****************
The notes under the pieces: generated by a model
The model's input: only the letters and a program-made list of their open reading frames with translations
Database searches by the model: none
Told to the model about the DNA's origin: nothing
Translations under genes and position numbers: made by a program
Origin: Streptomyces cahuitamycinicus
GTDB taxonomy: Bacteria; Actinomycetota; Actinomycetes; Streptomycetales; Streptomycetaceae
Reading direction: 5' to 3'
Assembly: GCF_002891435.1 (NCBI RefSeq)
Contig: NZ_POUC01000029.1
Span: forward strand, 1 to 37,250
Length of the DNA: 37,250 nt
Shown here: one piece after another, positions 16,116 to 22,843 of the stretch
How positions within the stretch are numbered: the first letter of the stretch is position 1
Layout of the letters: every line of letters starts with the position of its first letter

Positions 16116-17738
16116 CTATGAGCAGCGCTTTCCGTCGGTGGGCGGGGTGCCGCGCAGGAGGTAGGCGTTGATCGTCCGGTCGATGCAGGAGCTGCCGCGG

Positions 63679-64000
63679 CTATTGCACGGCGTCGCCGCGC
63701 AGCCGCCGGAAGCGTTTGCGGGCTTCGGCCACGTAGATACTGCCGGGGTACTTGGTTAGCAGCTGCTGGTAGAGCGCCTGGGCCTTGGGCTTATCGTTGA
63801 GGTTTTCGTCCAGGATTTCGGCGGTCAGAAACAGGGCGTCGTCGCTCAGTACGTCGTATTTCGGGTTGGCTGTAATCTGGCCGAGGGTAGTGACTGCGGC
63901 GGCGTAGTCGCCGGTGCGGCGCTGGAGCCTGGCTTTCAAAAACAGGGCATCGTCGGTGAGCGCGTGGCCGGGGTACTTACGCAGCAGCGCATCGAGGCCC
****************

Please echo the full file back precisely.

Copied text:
The notes under the pieces: generated by a model
The model's input: only the letters and a program-made list of their open reading frames with translations
Database searches by the model: none
Told to the model about the DNA's origin: nothing
Translations under genes and position numbers: made by a program
Origin: Streptomyces cahuitamycinicus
GTDB taxonomy: Bacteria; Actinomycetota; Actinomycetes; Streptomycetales; Streptomycetaceae
Reading direction: 5' to 3'
Assembly: GCF_002891435.1 (NCBI RefSeq)
Contig: NZ_POUC01000029.1
Span: forward strand, 1 to 37,250
Length of the DNA: 37,250 nt
Shown here: one piece after another, positions 16,116 to 22,843 of the stretch
How positions within the stretch are numbered: the first letter of the stretch is position 1
Layout of the letters: every line of letters starts with the position of its first letter

Positions 16116-17738
16116 CTATGAGCAGCGCTTTCCGTCGGTGGGCGGGGTGCCGCGCAGGAGGTAGGCGTTGATCGTCCGGTCGATGCAGGAGCTGCCGCGG

Positions 63679-64000
63679 CTATTGCACGGCGTCGCCGCGC
63701 AGCCGCCGGAAGCGTTTGCGGGCTTCGGCCACGTAGATACTGCCGGGGTACTTGGTTAGCAGCTGCTGGTAGAGCGCCTGGGCCTTGGGCTTATCGTTGA
63801 GGTTTTCGTCCAGGATTTCGGCGGTCAGAAACAGGGCGTCGTCGCTCAGTACGTCGTATTTCGGGTTGGCTGTAATCTGGCCGAGGGTAGTGACTGCGGC
63901 GGCGTAGTCGCCGGTGCGGCGCTGGAGCCTGGCTTTCAAAAACAGGGCATCGTCGGTGAGCGCGTGGCCGGGGTACTTACGCAGCAGCGCATCGAGGCCC